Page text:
Finding women to feature was not hard, but determining a single location with which to associate them was. Another challenge for the effort: Field Trip is not widely known or used (yet?). It might be a good idea for SPARK to get the dataset on a map on the Web so more people will see these women!

Sounds Around the World Shares Effectiveness Data

I've run into Sounds Around the World before. It's
an immersive new game that enables students to participate in a stimulating, dynamic musical journey across the globe. Here’s how it works: First, students divide into teams. Then, they are challenged to identify the geographical origins of a musical selection and to locate it on a geo-political map. Hints relating to geography, history and culture are given. The more songs a team gets correct, the more points they earn.
This week's PR announces the City of Baltimore purchased Sounds Around. It also noted the product's "proven educational outcomes.” I asked for details on that. The developer (and musician) Jason Armstrong Baker and K-12 teachers conducted pre- and post-game questionnaires to capture the data.
As of January 2014, the game protocol has been played by over 1000 students nationally. In 2012-2013, pre and post data was taken from 155 students in Maryland, including Howard County and Baltimore City schools systems. From those results, data has shown that after one play of the Sounds Around The World protocol, students' self- confidence in relationship to geography increased by 32.8%, and their ability to identify countries increased by 15%.
- from the vendor application to Baltimore
Recent quantitative studies of Sounds Around The World demonstrate impressive increases in important cognitive and social skills. Two student groups were tested: ninth graders and students with emotional and behavioral challenges. After only one play of Sounds Around the World, the ninth graders showed up to a 15% increase in their ability to identify countries in Asia, North Africa and the Middle East. Perhaps even more importantly, students showed vast improvements in their engagement and self-confidence with geography. As shown in the chart, ninth graders reported a 30% improvement in their enjoyment of geography, while students with emotional and behavioral disorders improved by 20.5%. The ninth graders’ self-confidence with geography rose by 32.8%, while students with emotional and behavioral disorders saw a 19.2% rise. Strong anecdotal evidence also suggests a marked increase in overall personal self-confidence and the ability to work with others.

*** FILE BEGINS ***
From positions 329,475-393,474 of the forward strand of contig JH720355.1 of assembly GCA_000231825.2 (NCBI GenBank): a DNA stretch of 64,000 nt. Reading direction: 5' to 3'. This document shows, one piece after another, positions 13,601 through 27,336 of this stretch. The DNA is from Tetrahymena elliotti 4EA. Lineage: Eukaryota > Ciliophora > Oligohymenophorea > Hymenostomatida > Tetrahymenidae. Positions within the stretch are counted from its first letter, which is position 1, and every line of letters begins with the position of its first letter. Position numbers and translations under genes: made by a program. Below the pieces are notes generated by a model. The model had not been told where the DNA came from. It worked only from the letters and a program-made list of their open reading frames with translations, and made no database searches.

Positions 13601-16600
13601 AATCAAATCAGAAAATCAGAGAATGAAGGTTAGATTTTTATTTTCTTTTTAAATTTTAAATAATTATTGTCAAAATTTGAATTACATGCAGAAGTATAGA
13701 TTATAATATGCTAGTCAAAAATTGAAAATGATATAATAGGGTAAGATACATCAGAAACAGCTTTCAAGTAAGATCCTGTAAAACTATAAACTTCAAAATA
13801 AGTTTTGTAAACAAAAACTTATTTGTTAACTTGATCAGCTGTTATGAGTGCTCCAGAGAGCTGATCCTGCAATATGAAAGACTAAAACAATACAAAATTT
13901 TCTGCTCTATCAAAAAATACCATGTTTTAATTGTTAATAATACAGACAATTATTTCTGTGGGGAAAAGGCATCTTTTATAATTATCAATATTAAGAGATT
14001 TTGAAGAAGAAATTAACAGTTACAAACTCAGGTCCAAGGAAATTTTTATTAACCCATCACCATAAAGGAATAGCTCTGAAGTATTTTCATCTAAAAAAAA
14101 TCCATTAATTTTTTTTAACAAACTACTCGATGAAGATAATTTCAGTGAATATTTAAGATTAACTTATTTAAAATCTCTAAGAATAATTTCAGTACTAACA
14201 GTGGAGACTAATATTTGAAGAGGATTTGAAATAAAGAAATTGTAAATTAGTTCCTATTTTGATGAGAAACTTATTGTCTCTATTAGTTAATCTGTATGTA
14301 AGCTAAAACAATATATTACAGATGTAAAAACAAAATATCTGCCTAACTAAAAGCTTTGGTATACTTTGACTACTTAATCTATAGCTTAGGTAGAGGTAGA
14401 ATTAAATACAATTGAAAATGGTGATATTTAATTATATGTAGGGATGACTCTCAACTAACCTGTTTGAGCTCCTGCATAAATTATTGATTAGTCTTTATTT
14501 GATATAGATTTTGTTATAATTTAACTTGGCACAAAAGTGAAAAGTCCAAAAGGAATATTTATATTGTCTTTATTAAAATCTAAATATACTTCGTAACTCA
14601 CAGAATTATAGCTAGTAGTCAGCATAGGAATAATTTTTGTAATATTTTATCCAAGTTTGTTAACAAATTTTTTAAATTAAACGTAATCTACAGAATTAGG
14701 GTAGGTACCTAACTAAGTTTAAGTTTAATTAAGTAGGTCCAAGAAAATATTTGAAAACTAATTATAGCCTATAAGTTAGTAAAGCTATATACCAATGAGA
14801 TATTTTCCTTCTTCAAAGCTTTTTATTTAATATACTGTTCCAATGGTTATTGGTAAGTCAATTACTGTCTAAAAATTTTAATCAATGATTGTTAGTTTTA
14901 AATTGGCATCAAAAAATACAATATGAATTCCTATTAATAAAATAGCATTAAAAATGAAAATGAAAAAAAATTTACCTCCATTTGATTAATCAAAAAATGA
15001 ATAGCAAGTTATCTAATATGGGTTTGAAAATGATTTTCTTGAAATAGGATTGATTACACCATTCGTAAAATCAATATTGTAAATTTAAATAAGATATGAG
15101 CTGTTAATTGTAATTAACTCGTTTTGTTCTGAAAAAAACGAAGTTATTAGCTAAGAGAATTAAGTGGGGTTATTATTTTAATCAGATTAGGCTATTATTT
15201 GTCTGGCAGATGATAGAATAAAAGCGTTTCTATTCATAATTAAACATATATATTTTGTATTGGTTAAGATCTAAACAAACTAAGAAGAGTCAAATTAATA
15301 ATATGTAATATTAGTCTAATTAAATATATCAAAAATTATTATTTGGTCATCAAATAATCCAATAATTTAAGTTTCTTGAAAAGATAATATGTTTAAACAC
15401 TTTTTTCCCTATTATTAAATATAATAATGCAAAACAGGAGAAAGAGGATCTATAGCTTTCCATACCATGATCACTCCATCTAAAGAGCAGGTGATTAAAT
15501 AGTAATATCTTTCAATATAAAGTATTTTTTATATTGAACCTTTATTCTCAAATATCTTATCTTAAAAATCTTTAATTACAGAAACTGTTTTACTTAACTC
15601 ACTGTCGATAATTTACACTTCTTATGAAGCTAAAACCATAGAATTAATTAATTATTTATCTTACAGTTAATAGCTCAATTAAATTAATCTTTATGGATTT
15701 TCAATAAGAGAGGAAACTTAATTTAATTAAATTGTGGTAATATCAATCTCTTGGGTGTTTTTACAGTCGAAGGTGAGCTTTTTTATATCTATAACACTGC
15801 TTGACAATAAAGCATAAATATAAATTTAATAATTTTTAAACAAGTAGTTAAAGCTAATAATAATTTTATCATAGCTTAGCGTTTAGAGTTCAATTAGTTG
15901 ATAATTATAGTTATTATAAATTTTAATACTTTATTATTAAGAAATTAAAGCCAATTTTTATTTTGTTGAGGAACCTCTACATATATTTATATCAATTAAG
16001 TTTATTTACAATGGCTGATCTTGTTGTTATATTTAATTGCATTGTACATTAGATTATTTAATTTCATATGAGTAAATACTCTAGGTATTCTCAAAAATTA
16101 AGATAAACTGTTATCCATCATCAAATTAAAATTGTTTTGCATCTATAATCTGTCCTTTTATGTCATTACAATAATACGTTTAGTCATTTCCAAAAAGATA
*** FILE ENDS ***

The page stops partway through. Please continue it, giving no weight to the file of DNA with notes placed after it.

- from the executive summary

Esri advises on Big Data PhD Program 

The School of Energy, Environmental Technology and Agrifood at Cranfield University has a new Centre for Doctoral Training (CDT). It's actually a consortium of four UK universities offering 30 PhD candidates the chance to study big data analytics to assess risk.And, since GIS involves big data, Esri ("supplier of geographic information monitoring software") is involved.
To help ensure that the work of the CDT remains relevant to real-world concerns, two advisory boards will work with it. One, an industrial advisory board, will be led by technology company Esri, supplier of geographic information monitoring software, which will vet proposed study topics for industrial relevance. The second, an international advisory board, will be led by the European Commission’s Joint Research Centre, and will look at the potential international impact of the work.